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5 Reasons People May Think You are a Narcissist

am i a narcissist

Have you noticed that people who you thought were your friends seem to avoid you? Do you find it difficult to make plans with others because nobody returns your calls? Has a pattern emerged where people have labeled you as selfish?

If so, it might be time to conduct an honest personal inventory to discover how some of your personal behaviors may be influencing your reputation. Specifically, we are talking about narcissism. If one of your life goals is to become more likeable, this post is for you!

You may believe that narcissism is about being preoccupied with your physical appearance. That is certainly part of the equation however, it’s a little more complex than that. In truth, narcissism is about one sided, personal interactions that are designed to bring the focus of attention to you.

What follows are follows are five reasons why other people might think you are a narcissist.

As part of your self-assessment, consider taking the narcissism quiz. Disclaimer: Look at these 5 points in their totality, contextualized with other behaviors that may suggest the people in your life think of you as self-absorbed.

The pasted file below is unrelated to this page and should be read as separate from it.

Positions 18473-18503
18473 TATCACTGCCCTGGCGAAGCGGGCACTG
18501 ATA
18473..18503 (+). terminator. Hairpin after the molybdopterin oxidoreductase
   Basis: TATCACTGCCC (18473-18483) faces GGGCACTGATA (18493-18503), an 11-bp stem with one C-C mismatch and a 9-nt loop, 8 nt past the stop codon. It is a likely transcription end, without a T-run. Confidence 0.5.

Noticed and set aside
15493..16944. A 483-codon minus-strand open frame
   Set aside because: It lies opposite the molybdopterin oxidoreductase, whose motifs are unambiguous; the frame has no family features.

Remember, there is a big difference between feeling confident and acting grandiose.

Are you ready? Let’s jump right in!

1. You never ask questions about the person

When you are having a conversation with another person, do ask the individual a few questions from time to time about their life. For example, if you meet someone and they ask what you do for a living, don’t use that as an opportunity to talk about how great you are. Instead, simply state what you do and ask the other person a similar question in return. Learn the art of small-talk.

2. You dump when you call

Rather you know it or not, people can spot a narcissist a mile away. How can they tell? One major give-away is because whenever you call – which is infrequent – the conversation is always about you. Typically, you will go on forever and a day about how bad your day was in agonizing detail. There’s never a chance to get in one word edgewise.

When you are done with your dump-job, you don’t take the time to ask, “Hey, how are you?” Instead, you simply conclude the communication with a “goodbye” because something “important” suddenly came up.

For once, can you just call to say hello and see how someone else might be getting on? If possible, try to be somewhat empathic towards the needs of others.

3. You never celebrate the accomplishments of others

Once in a while, it would be great if you could put down your own self-touting bullhorn and try to celebrate someone else’s accomplishments. This means allowing that person to have their moment in the sun without you making the occasion all about you.

Example: Your nephew got a new job at as a bank teller. Rather than rubbing it in his face about how great of a money manager you are, just keep your mouth shut (please). Don’t talk about your considerable experience in finance or how much money you have accumulated over the years. Just keep your yap shut and let your nephew enjoy his 15 minutes in the spotlight.

4. Your social media presence is all about you